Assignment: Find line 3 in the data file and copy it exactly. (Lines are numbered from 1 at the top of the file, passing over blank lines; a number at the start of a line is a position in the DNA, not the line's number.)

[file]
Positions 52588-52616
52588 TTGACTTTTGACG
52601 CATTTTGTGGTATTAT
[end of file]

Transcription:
52601 CATTTTGTGGTATTAT